Seven miles of walking took the sixth graders to the Bureau of Engraving and Printing, the American History Museum, the Capitol Building, and the Library of Congress today.
Did you know that Woodrow Wilson’s portrait adorns the $100,000 bill printed in 1934? At the Bureau of Engraving and Printing, students measured their height compared to that of a stack of $100 bills. Some totaled $1.7 million tall and others a meager $1.3 million. A proper determination of net worth, right?
The actual Star Spangled Banner that inspired Frances Scott Key lies reverently displayed in a dimly lit room at the American History Museum. Also in the museum, many of our sixth grade young ladies delighted in seeing the dresses each First Lady wore on Inauguration Day and learning how the First Lady contributes the work of the White House. There were even several students who were spotted giving televised presidential addresses behind that infamous podium!
At the Library of Congress we saw one of only three perfect copies of the Gutenberg Bible printed entirely on vellum in the 15th century. Also on display is the complete library of Thomas Jefferson with books in Latin, French, Greek, Italian, and English. Word on the street is that some certain sixth grade teachers may have scored Library of Congress library cards!
At the Capitol building, sixth grade got into a nasty brawl! Punches thrown, teeth flying, blood spurting! Oh, wait. Sixth grade only did a mild reenactment of the brawl which actually occurred in 1858 amongst members of the House of Representatives over the issue of slavery in the very room where we stood, now the National Statuary Hall. Also in national statuary hall, we admired the courage and strength of Rosa Parks who is represented seated as on a Montgomery bus.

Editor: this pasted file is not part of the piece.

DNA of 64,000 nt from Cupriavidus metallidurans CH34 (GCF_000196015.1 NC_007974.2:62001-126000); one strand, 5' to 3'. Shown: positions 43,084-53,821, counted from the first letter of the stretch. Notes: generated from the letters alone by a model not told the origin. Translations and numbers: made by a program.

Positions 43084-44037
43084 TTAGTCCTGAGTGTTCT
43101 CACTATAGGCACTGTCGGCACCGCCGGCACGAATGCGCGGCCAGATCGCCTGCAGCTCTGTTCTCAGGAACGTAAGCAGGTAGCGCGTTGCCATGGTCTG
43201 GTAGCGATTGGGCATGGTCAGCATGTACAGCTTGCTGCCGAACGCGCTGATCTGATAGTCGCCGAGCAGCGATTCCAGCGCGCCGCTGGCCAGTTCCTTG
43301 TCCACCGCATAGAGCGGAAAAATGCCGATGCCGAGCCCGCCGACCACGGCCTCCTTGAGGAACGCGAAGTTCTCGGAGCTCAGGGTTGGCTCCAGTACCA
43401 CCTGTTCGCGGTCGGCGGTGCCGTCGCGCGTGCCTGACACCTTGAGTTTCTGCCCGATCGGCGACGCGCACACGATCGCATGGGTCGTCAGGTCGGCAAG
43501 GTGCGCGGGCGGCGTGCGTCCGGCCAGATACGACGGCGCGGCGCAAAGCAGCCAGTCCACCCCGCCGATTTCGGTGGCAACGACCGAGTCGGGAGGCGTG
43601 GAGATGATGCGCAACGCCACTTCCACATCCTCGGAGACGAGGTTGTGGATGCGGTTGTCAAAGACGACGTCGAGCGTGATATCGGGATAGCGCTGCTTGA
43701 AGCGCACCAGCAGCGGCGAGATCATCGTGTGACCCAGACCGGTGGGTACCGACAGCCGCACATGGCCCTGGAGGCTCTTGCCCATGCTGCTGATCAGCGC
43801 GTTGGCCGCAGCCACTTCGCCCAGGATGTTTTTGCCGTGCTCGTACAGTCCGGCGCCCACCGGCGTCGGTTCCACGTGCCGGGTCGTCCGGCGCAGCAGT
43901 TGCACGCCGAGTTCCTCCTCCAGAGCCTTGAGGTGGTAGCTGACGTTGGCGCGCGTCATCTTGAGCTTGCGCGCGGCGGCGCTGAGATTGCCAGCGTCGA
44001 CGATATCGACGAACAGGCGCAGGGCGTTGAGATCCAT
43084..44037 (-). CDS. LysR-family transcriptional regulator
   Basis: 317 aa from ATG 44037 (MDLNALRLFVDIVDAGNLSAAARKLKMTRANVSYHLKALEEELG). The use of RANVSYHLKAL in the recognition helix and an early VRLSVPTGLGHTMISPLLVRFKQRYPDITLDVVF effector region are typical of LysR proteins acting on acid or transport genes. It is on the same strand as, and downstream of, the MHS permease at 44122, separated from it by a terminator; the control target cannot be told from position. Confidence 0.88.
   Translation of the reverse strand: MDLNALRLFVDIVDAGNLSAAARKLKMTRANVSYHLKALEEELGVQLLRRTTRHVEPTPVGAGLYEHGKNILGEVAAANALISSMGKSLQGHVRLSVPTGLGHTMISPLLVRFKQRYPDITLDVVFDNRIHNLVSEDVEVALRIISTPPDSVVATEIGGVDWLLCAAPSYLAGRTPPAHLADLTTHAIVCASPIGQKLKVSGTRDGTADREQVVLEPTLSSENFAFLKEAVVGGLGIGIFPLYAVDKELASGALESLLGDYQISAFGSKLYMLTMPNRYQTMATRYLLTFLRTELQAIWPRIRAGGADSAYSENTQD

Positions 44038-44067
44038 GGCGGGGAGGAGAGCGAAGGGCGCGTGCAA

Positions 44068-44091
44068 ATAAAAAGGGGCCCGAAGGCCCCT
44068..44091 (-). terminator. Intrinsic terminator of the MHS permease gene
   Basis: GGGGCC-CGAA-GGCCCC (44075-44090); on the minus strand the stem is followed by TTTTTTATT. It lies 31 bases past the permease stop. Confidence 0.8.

by Michelle Seneff, parent blogger
We started our day bright and early, not knowing what to expect.
We would never have anticipated that the actual structures built to house our government would be so thoughtfully planned. Those who built our government intentionally incorporated so many symbolic, artistic, yet functional components.
In the rotunda of the Capital Building, the story of our nation is told through art. Given its beauty, it’s hard to believe that so many people actually go to work there. Laws are still being passed, and in fact, the Speaker of the House, Paul Ryan, walked through the room during our tour. Another group saw news crews prepping for interviews with lawmakers.
The Library of Congress is certainly one of the most beautiful buildings we had seen. The art was absolutely stunning and the architecture and mosaics had an absolute wow factor. We are still in awe of it. It seems almost odd to think that it is still a functioning library, with over 20 reading rooms. In fact, Mrs. Brodrecht went to get a Library of Congress library card while we were there, and we later found out that one of our chaperones already had one.
The Supreme Court building was filled with symbolism, including a depiction of Moses. Students were able to enter the courtroom where cases have been heard since the 1930’s. We were surprised to see how small the actual courtroom is in relation to the grandeur of the building.
We ended our day at the National Archives. This building houses some of the most important documents ever written. Students were excited to view the Declaration of Independence, the Constitution, and the Bill of Rights. They saw the Emancipation Proclamation and also the Magna Carta, which even though it was written in the 1500’s is still relevant and important today.
Thanks to what they had learned at Geneva in fourth, fifth, and sixth grade, our students already understood the context and significance of the documents and were happy to see the real deal.
It was a great day.